Wimley and White have described an index on which the membrane interfaciality of amino acids has been ranked . This index is indicative for the tendency of amino acids to participate in the interface of membranes and water. Tryptophan scores highest on this WW-index. Second in this ranking is phenylalanine. To investigate whether the high interfaciality of the tryptophans in the aromatic domain was important for the entry-mediating activity of the SARS S protein, we decided to replace one or more tryptophans for phenylalanine residues, creating mutants SW1→F, SW12→F, SW123→F, SW2→F, SW23→F, SW3→F, and SW13→F. Figure 2A shows that replacing all three tryptophan residues for phenylalanine (mutant SW123→F) resulted in a total lack of SARSpp entry. Also the mutant S proteins containing two out of three phenylalanine in stead of tryptophan (mutants SW12→F, SW23→F, and SW13→F) were not capable of mediating entry of SARSpp. Only the mutants containing one phenylalanine replacing a tryptophan (SW1→F, SW2→F, and SW3→F) had some residual entry-mediating activity (up to 30% for SW2→F). This clearly shows that the tryptophan residues in the aromatic domain of SARS S play a very specific role during entry of SARSpp that cannot be taken over by the phenylalanine residues. Therefore, the high propensity to participate in the interface between water and membrane is probably not the only feature of the tryptophan residues that is involved in mediation of SARSpp entry, although it cannot be ruled out at this time. To exclude the possibility of a defect in protein maturation or incorporation into SARSpp, all aromatic domain mutants were analyzed for trimerization and incorporation efficiency. All mutants were incorporated efficiently into SARSpp and were able to trimerize (Figures 2B and 2C).
Aromatic-domain is involved in pore dilation
Introduction of lysines in the SARS S TMD
Introducing a lysine directly downstream of the aromatic domain yielded two fundamentally different outcomes. When glycine 1201 was replaced for a lysine residue (SG1201K), S mediated entry was 60% compared to entry mediated by SWT, indicating that a charged residue could be tolerated at this position. However, inserting a lysine residue between G1201 and F1202 (Sins1202K) resulted in a complete block of entry. To check whether this phenotype was the result of the charge of the lysine, an alanine was inserted at the same position (Sins1202A). To our surprise, this mutant also had a very low capacity to mediate entry of SARSpp, indicating that not so much the charge of the lysine was detrimental for the activity of the spike protein, but rather the presence of an extra amino acid at that position.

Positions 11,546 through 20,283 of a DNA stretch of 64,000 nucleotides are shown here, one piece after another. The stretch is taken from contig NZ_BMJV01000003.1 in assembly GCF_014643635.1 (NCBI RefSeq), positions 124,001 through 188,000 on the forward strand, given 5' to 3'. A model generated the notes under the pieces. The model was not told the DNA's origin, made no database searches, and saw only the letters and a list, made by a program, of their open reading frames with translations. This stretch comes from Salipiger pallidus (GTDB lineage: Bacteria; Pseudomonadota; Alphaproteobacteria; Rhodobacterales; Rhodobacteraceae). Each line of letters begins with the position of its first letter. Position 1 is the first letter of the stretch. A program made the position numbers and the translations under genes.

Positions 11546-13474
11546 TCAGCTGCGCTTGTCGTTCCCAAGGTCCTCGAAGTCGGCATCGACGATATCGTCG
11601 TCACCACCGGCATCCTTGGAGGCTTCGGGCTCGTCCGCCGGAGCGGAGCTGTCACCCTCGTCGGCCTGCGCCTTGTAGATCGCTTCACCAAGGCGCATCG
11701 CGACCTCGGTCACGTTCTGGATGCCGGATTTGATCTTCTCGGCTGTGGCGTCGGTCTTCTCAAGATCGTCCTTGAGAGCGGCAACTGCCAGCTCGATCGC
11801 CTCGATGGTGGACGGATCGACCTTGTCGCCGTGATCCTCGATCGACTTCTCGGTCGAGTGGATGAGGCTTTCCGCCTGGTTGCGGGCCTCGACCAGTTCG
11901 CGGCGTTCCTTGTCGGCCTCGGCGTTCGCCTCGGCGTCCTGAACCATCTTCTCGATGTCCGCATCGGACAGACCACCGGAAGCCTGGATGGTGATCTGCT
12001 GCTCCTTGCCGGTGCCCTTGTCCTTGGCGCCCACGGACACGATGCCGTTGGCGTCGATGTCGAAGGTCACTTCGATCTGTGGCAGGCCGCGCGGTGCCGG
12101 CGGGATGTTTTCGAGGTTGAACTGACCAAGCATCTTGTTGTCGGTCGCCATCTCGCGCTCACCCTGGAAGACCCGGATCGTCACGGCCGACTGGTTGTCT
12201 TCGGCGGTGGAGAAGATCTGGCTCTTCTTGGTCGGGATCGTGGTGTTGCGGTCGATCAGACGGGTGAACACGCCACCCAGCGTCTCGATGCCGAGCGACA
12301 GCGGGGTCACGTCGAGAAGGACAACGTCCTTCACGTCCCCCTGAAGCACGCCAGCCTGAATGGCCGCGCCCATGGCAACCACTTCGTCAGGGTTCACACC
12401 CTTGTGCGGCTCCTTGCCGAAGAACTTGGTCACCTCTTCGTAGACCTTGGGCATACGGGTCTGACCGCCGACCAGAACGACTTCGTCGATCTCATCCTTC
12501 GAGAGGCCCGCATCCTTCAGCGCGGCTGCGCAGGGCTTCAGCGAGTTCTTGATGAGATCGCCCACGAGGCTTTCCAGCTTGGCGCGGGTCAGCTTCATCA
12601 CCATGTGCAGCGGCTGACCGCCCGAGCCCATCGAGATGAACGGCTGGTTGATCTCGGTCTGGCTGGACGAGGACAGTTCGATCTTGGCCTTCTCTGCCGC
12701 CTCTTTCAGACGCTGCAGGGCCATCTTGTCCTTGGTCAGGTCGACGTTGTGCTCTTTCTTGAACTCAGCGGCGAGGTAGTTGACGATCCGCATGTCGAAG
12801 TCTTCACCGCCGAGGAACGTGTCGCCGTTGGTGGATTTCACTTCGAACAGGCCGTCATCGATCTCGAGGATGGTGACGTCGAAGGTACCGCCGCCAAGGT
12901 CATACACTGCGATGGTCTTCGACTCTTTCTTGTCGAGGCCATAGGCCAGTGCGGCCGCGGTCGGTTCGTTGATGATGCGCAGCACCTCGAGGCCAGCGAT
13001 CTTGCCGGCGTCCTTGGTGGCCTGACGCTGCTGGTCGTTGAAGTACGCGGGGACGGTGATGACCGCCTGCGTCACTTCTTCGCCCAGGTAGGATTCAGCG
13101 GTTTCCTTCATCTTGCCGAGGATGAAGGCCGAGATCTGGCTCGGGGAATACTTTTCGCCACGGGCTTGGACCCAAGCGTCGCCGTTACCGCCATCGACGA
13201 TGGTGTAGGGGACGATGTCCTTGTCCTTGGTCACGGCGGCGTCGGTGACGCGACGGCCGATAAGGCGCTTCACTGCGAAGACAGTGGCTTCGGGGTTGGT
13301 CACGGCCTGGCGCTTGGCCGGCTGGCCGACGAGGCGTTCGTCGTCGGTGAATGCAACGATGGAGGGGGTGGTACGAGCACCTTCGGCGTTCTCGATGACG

Introducing a lysine directly upstream of cys box 1, either through replacement or insertion (mutants SL1216K and Sins1217K), resulted in a very low entry activity, indicating that at this position the charge of the lysine was not tolerated. Indeed, this was further confirmed by the SL1216A control mutant that was even more active than SWT. Introduction of lysines at the positions A1204, and S1221 resulted in a severe reduction in fusion mediating capacity (≤ 30%), whereas mutants SV1210K and SS1224K were hardly altered in their fusion mediating capacity. Both A1204 and S1221 are probably located in highly hydrophobic regions that do not tolerate a charged residue. Results with the SV1210K and SS1224K mutants suggest that the amino acids at these positions are in a less hydrophobic environment in which the charge is tolerated. This means that position 1210 is at the exact middle of the membrane, a place where charged residues can be tolerated . Likewise, S1224, located downstream of the fourth cys residue of cys box 1, probably is not in the membrane, since the lysine was tolerated at that position. Altogether, we propose that the membrane spanning domain of SARS S starts at F1202 and ends at S1224.
The TMDs of viral fusion proteins are less well studied than their ectodomain counterparts. For a long time the TMDs have been appreciated solely for their anchoring function. However, it has become clear that the anchoring function of the TMDs is just one task. TMDs have now been implicated in virus assembly, protein sorting, oligomerization and fusion. Here, we report the importance of the TMD of the SARS CoV spike protein for mediating membrane fusion and entry.
Lysine scanning mutagenesis